Diving with Compressed Air Supplied for Surface

When it comes to scuba diving Nassau is one of the world's premiere destinations, with a history almost as long and rich as diving itself. That history is rich indeed. The most common picture most people have of modern diving is traditional scuba suits with self-contained compressed air cylinders that allow divers to bring their oxygen down with them. However, long before this technology existed divers were using surface-supplied air to allow them to dive deeper and longer than even the best free divers.

Surface supplied air, in its most basic form, can even include air fed through a short tube or reed. More sophisticated methods were developed as far back as the 16th century however, methods that included diving bells and primitive diving suits. The diving bell had the advantage of allowing a diver to replenish their own air supply before venturing out for minutes at a time to explore, hunt, or salvage at a deeper depth than they could otherwise maintain. Diving suits, which began to be developed in the early 13th century, provided a constant stream of air but limited a diver's range to the length of the attached hose.

Though very basic diving suits existed as far back as the early 1400s, real progress began to be made about 300 years later. Charles and John Deane were early innovators of the diving suit. Their original goal was actually to create a suit that would feed clean air to firefighters. This innovation eventually got modified into a diving helmet and Charles Deane used an early model to recover salvage from the Royal George, a sunken ship. They worked with engineer Augustus Siebe to improve the helmet. These early helmets had to be made from copper or metal to withstand water pressure.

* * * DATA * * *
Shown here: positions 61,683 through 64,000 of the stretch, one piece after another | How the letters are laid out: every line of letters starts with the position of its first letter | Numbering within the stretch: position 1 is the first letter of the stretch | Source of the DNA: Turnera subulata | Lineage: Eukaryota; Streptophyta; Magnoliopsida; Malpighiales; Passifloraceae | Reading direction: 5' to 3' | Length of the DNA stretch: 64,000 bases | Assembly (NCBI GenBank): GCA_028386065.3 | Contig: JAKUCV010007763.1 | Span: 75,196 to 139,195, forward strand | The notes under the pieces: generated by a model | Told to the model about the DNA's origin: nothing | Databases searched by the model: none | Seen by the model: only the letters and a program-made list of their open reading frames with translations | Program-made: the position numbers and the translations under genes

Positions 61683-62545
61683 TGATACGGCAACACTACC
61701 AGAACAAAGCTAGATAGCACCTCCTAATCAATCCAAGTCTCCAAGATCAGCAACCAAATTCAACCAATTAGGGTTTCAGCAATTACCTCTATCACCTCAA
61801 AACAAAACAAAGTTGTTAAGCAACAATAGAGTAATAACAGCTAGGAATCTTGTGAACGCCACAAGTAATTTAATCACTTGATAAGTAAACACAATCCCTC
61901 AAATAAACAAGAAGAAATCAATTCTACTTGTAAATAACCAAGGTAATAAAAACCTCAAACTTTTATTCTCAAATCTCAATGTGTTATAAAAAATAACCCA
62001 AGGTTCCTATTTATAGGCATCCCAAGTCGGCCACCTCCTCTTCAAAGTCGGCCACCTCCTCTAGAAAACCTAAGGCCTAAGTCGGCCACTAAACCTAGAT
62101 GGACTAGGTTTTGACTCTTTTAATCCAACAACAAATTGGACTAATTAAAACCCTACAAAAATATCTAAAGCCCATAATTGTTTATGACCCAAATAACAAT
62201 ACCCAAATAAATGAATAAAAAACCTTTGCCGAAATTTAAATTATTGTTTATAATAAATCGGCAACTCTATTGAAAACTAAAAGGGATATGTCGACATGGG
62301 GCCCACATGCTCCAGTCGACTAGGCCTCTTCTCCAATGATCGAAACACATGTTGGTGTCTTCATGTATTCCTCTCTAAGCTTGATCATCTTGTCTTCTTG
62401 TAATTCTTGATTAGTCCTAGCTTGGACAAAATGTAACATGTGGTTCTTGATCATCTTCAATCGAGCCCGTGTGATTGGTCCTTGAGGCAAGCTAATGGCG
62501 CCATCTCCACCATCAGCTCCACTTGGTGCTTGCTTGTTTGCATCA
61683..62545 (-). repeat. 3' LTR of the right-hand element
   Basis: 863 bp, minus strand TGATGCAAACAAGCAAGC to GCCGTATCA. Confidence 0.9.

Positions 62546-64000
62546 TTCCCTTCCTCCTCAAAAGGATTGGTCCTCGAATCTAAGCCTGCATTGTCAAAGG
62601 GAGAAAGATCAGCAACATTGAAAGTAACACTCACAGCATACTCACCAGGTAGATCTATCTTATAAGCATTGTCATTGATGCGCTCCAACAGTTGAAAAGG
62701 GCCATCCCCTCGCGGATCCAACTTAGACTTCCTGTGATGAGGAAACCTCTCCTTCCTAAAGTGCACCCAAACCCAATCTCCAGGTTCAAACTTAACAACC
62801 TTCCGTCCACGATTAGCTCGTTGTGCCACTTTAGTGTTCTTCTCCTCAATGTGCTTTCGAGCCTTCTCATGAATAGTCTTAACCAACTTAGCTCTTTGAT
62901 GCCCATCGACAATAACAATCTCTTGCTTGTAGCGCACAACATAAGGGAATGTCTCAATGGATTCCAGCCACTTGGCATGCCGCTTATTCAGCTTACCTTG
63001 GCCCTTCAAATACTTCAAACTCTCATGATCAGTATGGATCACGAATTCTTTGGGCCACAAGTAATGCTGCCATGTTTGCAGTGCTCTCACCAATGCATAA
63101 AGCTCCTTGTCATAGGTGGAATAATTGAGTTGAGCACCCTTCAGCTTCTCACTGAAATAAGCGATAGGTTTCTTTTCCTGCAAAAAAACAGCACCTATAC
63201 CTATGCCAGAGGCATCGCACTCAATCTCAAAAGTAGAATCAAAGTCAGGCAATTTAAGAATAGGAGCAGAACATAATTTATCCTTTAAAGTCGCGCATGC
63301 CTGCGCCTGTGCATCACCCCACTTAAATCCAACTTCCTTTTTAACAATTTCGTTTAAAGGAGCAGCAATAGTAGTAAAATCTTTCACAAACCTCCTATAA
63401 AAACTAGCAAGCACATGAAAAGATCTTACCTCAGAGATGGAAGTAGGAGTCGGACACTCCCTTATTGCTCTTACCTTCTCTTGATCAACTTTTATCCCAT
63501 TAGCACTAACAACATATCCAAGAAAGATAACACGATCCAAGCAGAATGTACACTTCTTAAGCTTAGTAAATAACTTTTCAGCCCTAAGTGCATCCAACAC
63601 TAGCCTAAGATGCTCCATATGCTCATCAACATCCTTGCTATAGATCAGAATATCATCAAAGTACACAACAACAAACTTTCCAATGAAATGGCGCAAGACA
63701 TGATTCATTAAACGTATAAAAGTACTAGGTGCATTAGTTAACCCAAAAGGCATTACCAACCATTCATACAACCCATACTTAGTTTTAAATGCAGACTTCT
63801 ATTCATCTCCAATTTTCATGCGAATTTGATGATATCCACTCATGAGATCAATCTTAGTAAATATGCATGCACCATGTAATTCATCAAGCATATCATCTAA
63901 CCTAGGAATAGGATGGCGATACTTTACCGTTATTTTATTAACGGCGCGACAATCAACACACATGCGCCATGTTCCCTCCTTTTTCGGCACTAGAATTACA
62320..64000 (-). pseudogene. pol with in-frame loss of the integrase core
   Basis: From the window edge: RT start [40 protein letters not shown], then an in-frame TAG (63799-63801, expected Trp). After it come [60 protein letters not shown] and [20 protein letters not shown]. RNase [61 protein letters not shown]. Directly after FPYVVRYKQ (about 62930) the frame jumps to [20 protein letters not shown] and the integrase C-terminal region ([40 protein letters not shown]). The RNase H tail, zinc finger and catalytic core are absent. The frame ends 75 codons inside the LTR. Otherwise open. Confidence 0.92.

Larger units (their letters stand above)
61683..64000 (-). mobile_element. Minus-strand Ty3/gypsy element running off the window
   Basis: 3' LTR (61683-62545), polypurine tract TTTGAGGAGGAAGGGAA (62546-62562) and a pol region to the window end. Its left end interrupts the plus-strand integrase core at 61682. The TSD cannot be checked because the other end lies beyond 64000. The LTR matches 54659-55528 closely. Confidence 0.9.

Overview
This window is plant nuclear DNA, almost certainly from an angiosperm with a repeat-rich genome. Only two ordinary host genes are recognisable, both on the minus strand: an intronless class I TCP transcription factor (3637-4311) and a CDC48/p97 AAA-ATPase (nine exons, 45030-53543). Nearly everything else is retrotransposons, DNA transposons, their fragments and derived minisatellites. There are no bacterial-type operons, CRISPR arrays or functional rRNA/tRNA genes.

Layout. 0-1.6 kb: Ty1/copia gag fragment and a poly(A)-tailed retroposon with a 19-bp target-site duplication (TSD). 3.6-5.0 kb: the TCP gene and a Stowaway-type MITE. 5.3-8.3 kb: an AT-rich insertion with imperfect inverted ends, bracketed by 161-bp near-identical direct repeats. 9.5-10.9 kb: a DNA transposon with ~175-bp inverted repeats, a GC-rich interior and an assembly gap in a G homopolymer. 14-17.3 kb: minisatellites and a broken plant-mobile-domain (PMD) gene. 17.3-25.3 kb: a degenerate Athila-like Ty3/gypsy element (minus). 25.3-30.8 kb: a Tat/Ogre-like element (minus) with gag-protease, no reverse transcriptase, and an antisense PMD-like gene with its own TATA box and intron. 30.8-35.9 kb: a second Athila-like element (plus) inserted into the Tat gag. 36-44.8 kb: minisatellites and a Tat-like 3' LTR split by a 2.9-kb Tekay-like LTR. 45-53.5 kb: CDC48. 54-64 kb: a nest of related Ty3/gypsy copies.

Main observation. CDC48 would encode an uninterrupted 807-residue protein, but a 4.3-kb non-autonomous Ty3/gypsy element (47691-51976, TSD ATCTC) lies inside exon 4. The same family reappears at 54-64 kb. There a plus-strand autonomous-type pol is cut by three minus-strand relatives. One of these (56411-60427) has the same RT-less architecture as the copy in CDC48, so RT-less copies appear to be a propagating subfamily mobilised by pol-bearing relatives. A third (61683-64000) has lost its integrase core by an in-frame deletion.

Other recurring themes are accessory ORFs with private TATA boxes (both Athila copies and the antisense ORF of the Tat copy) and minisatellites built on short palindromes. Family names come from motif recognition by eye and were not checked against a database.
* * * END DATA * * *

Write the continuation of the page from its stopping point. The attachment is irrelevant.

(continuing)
In fact, water pressure was a big problem for early divers, one which took ingenuity to solve. While the earliest diving suits only allowed divers to descent about 60 feet, later suits were made of sturdier material that could withstand the increased pressure of the deeper ocean. This included bulky metal helmets, or even full metal suits that more closely resembled armor than they did modern diving suits. Weights were built into the suit to help counteract any buoyancy. Assistants on the surface needed to pump compressed air down to the submerged diver through a type of umbilical cord. Modern-day diving suits now have air-control valves, which gives the diver additional control over how much oxygen they receive.

Surface-supplied diving suits still exist today, though they are mode of more modern materials such as fiberglass. Modern divers can now go 10 times as deep as the original 60 feet diving suits allowed. But for all the advancements, the basic principle remains the same as 300 years ago. Weighted suits with compressed air fed down to a diver through a hose. What is most amazing about this type of diving is not the science behind the invention, but the courage of the original inventors.